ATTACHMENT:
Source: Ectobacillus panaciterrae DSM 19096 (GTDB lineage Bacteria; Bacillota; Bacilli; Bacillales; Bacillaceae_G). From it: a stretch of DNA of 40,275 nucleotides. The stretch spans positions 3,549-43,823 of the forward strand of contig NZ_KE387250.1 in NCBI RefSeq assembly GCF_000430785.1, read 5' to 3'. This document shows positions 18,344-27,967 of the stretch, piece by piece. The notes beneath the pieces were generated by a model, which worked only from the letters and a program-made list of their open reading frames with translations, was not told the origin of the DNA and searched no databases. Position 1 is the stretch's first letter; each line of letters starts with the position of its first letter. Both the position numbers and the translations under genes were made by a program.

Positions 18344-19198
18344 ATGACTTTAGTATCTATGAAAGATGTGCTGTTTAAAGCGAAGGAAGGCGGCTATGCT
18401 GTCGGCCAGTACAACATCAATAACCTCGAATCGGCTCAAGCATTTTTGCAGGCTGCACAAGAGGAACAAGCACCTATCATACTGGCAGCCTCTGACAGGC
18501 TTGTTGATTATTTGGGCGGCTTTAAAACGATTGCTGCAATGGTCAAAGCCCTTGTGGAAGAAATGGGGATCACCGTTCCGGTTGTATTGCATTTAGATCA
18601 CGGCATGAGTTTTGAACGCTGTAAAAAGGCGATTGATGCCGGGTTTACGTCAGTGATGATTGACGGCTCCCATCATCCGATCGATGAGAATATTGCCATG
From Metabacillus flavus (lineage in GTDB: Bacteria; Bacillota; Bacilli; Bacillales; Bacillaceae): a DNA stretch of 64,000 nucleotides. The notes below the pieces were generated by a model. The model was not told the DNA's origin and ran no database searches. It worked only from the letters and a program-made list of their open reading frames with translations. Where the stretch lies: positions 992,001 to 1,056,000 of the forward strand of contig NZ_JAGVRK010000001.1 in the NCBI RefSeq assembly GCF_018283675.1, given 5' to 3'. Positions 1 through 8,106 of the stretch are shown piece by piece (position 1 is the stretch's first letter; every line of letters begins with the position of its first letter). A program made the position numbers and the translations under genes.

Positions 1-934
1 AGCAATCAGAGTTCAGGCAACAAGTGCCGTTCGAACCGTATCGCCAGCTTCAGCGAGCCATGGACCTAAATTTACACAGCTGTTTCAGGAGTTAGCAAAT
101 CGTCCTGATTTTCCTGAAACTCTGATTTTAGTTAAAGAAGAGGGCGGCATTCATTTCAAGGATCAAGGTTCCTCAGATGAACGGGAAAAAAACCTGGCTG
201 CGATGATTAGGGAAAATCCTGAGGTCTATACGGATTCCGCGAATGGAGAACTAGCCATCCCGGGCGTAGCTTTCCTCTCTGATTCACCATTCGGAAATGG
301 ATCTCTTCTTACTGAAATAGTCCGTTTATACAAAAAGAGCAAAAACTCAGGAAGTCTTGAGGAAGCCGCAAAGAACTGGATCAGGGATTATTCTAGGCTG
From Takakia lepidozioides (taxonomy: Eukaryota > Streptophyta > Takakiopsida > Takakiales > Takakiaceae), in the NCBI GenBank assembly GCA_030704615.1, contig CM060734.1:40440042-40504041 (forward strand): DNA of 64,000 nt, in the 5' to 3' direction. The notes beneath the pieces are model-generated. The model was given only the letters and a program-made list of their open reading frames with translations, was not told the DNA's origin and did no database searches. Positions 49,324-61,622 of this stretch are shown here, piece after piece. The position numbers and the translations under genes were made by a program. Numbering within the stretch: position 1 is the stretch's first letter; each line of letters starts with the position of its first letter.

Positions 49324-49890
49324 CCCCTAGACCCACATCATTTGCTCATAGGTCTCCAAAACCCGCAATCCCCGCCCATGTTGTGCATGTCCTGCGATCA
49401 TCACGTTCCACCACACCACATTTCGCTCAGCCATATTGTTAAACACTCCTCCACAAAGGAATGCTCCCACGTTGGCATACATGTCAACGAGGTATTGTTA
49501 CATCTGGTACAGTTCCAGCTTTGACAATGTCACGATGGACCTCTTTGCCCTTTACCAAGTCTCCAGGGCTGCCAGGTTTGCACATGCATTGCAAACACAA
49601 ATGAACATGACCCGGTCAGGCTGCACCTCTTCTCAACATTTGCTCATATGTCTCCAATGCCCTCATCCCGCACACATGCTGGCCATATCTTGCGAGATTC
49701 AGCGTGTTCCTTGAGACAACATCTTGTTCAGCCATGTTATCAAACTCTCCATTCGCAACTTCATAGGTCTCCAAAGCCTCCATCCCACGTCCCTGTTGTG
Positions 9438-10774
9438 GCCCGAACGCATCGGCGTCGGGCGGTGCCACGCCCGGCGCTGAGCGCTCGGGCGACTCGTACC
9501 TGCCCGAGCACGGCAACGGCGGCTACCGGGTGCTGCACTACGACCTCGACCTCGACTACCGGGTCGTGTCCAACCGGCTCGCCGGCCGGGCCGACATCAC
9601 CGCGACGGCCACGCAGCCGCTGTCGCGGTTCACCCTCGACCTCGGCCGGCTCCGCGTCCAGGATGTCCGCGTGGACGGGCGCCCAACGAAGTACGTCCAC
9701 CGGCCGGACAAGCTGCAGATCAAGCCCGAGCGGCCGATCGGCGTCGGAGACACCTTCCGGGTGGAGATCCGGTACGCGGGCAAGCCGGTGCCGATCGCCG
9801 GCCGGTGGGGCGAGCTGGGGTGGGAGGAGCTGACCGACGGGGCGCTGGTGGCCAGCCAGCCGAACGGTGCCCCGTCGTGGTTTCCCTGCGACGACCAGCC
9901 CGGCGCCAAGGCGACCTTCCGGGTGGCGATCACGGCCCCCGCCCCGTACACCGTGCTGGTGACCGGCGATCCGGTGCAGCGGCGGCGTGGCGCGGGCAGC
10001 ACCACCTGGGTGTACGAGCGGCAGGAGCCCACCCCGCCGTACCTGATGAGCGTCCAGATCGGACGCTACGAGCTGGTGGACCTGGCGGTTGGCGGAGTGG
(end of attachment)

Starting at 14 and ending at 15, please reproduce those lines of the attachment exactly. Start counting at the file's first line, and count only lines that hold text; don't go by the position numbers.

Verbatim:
Positions 49324-49890
49324 CCCCTAGACCCACATCATTTGCTCATAGGTCTCCAAAACCCGCAATCCCCGCCCATGTTGTGCATGTCCTGCGATCA